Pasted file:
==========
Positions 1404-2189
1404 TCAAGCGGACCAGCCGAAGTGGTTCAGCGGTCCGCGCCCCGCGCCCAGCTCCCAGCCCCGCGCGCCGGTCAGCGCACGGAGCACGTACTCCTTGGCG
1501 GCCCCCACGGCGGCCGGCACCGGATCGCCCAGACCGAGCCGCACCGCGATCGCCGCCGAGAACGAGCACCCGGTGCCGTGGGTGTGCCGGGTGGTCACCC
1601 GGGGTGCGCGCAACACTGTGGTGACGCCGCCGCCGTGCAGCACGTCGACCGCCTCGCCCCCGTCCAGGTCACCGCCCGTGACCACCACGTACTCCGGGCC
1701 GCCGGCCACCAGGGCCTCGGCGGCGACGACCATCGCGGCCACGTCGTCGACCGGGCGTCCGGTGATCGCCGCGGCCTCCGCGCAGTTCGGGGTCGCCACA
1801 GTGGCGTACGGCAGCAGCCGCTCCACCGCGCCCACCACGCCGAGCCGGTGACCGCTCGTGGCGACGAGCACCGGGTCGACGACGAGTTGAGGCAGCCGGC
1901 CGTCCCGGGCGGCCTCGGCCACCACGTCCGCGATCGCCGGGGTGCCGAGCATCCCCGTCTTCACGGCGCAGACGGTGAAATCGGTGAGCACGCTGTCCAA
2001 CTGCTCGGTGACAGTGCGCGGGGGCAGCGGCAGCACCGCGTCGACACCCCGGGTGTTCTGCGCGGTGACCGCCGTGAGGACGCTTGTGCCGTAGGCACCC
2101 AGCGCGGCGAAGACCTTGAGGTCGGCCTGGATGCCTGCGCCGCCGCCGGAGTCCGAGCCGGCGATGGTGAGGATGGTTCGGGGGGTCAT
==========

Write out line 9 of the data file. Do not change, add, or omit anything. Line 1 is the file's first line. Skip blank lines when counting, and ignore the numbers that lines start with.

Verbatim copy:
2101 AGCGCGGCGAAGACCTTGAGGTCGGCCTGGATGCCTGCGCCGCCGCCGGAGTCCGAGCCGGCGATGGTGAGGATGGTTCGGGGGGTCAT